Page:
Is Red Maple good firewood? Yes, it is. In fact, red maple makes for a great firewood because of its light weight and low moisture content. It's also easy to stack and handle, which makes it an excellent choice for wood burning stoves. There are many other reasons why red maple is a good option as well: one being that it has a high heat output relative to its size. Another reason why people choose this type of wood over others is the fact that there's less chance of mold developing on it.
Red maple is a type of tree that grows throughout the eastern United States and Canada. It can be found in many areas, including forests and wetlands. Some people like to use it as firewood because it burns hotter than other types of wood and produces less smoke. However, red maple has been known to produce some sparks when burned.
Red Maple gets its name from the color of the wood. The sapwood is a light pinkish-brown and darkens into deep browns as you move toward the heartwood.
The bark on red maple trees is grayish-white with shallow furrows that turn reddish brown with age. Red maples are fast growing, so they may not have tough old bark at all.
Red maple is a good all around wood. It can be used as kindling to get a fire started hot. It can be a good shoulder wood when living in very cold climates. And it can be a regular season wood when living in areas with milder winters. It generally burns clean and doesn't produce a lot of sparks.
Red maple burn time
Red maple burn fairly long. As a matter of fact, it burns almost as long as oak if it is seasoned well. It produces nice coals that will continue to provide heat once the fire is out. You can use read maple coals to cook on or to get more wood started if you want to revive your fire.
If you want to get the best use of red maple burn time, you can get your fire started with it. Once it has been burning for a while, you can place oak on top. This will allow you to maximize the full burn time of your red maple and your oak wood.
Splitting and drying red maple
Red maple isn't hard to split. Most people feel that is splits easily. Split red maple into smaller pieces to have it dry and seasoned quickly. If you want red maple pieces that will burn longer in your fire, split it into large pieces.
Red maple takes about 1-2 years to dry and season. The time is largely dependent on how big the pieces of wood are sized. Smaller pieces can be ready in one year. Some may even be ready in 9-10 months. Larger pieces will usually be ready to burn in 1.5-2 years.
Because red maple dries fast, it may dry out too fast as well. This would leave you will rotten wood. Red maple should be used in the year it is season or the next year at the longest.
Regions where red maple is good to burn
Red maple can be burned in any region. If you are in the north, you will probably want to use it as a shoulder wood. Burn it in the cooler months in the north. Also, mix it with other hardwoods during colder months to extend your fire's burn time.
In the south, red maple can be your cold season wood. It doesn't burn as hot as as hickory or oak, but you don't need it to be that hot for the south.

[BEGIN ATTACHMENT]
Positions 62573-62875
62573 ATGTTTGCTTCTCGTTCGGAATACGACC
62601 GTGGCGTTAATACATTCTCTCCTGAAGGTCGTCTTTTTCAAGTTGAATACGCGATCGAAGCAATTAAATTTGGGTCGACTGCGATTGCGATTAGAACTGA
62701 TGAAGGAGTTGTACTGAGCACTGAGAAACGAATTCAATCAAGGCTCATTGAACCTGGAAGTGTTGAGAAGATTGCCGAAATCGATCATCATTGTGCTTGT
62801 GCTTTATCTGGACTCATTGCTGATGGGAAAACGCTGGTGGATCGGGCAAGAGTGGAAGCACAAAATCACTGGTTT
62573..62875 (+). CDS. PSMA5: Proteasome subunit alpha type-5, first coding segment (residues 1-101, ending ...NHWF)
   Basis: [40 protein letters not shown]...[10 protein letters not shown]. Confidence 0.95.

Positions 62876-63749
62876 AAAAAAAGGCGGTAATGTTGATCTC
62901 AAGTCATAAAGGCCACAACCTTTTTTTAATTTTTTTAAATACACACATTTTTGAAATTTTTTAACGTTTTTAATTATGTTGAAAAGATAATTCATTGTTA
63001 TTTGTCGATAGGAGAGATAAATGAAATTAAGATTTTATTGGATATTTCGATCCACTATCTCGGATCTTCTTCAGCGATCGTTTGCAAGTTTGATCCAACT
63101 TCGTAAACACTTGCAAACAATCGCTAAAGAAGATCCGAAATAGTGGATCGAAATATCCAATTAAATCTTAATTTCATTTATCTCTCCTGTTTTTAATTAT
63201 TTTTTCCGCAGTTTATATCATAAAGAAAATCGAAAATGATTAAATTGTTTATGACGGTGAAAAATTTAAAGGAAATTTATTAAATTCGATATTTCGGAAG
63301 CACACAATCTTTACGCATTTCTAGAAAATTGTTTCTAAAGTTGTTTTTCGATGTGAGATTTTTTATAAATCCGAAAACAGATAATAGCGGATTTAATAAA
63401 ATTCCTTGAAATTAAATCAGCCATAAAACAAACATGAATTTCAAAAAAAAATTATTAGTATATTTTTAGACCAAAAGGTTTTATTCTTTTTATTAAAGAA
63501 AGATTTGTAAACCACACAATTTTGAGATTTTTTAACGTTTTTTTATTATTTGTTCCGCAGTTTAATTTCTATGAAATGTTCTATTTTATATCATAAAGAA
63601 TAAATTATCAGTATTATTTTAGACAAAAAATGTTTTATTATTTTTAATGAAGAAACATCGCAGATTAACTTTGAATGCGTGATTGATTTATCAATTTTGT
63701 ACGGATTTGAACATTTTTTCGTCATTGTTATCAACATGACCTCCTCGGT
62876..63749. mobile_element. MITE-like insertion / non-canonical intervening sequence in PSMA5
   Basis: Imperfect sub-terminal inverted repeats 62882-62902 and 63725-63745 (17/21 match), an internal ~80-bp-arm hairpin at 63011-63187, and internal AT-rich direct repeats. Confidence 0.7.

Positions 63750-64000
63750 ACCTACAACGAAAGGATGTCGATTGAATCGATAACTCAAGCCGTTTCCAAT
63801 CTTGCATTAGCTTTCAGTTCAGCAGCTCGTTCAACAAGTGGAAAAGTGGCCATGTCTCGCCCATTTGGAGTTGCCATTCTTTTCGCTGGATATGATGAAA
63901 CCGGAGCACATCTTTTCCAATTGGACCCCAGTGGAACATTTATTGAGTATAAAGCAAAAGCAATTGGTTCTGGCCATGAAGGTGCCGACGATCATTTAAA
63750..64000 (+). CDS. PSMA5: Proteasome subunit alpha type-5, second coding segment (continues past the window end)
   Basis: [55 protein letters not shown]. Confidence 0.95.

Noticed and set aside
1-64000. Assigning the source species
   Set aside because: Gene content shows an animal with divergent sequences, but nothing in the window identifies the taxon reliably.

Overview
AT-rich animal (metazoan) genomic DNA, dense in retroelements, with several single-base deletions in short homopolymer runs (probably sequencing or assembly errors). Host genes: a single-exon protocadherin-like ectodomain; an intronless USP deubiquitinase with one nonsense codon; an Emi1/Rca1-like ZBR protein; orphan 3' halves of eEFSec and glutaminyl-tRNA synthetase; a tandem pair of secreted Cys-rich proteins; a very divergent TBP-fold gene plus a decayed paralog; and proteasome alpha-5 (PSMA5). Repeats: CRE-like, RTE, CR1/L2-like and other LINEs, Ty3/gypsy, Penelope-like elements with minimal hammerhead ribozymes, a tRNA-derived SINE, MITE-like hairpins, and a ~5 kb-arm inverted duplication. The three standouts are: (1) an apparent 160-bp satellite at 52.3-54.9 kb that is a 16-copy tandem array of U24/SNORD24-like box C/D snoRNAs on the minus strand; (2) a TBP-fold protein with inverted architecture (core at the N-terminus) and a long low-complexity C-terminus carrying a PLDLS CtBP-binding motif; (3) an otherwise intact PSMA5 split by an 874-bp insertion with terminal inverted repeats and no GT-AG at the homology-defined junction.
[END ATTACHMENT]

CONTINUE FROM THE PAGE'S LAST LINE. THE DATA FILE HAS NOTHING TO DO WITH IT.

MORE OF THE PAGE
Red maple BTU's
Red maple outputs between 18 and 18.1 million BTU's per cord. This is similar to silver maple which outputs about 19.5 million BTU's per cord.
If you compare red maple's output to red oak, which outputs 24.4 million BTU's per cord, you will see that it is significant lower. This is because red maple is a softer and less dense wood than oak.
Some people feel that red maple burns hotter than oak. They say the only reason it isn't rated higher in BTU's is because the fire doesn't last long enough. That sounds a little bite opinionated to me. You should try some red maple and see if it is hot enough for your needs. If it is your first winter using it, make sure you have some oak or other hardwoods around in case it isn't hot enough.
Can you burn red maple in a fireplace?
Yes, you can burn red maple in your fireplace. It will produce a nice heat for your home. The biggest concern is the creosote that red maple bark produces when it is burned. Clean your chimney regularly after burning red maple to make sure you don't have creosote built up in your chimney.
Is red maple a hardwood?
Red maple is a softer hardwood. Its grains are tight, but it is softer than other hardwoods. It is also less dense than other hardwoods. This doesn't mean it is a softwood.
Is red maple wood expensive?
You should expect to pay a middle of the road price for red maple. It is not as expensive as harder maples, oaks, and other hardwoods.
How long does it take to season red maple firewood?
The time to season red maple depends on how big you cut the pieces. If you split it into very small pieces for kindling, then it may only take a few months to season. Medium size pieces of red maple can be seasoned in 6 months to 1 year. Larger pieces of red maple will take between 1 and 2 years to season.
Red maple is a good wood to burn in your firepit, fire place, or wood burning stove. It generates a nice amount of heat. It tends to dry out faster than some woods. This can make it burn up faster if it is too dry. On the other hand, if it is seasoned well, it can burn a long time.
Plan ahead if you are going to use red maple in the winter. You should have other hardwoods to mix with red maple if you live a very cold environment.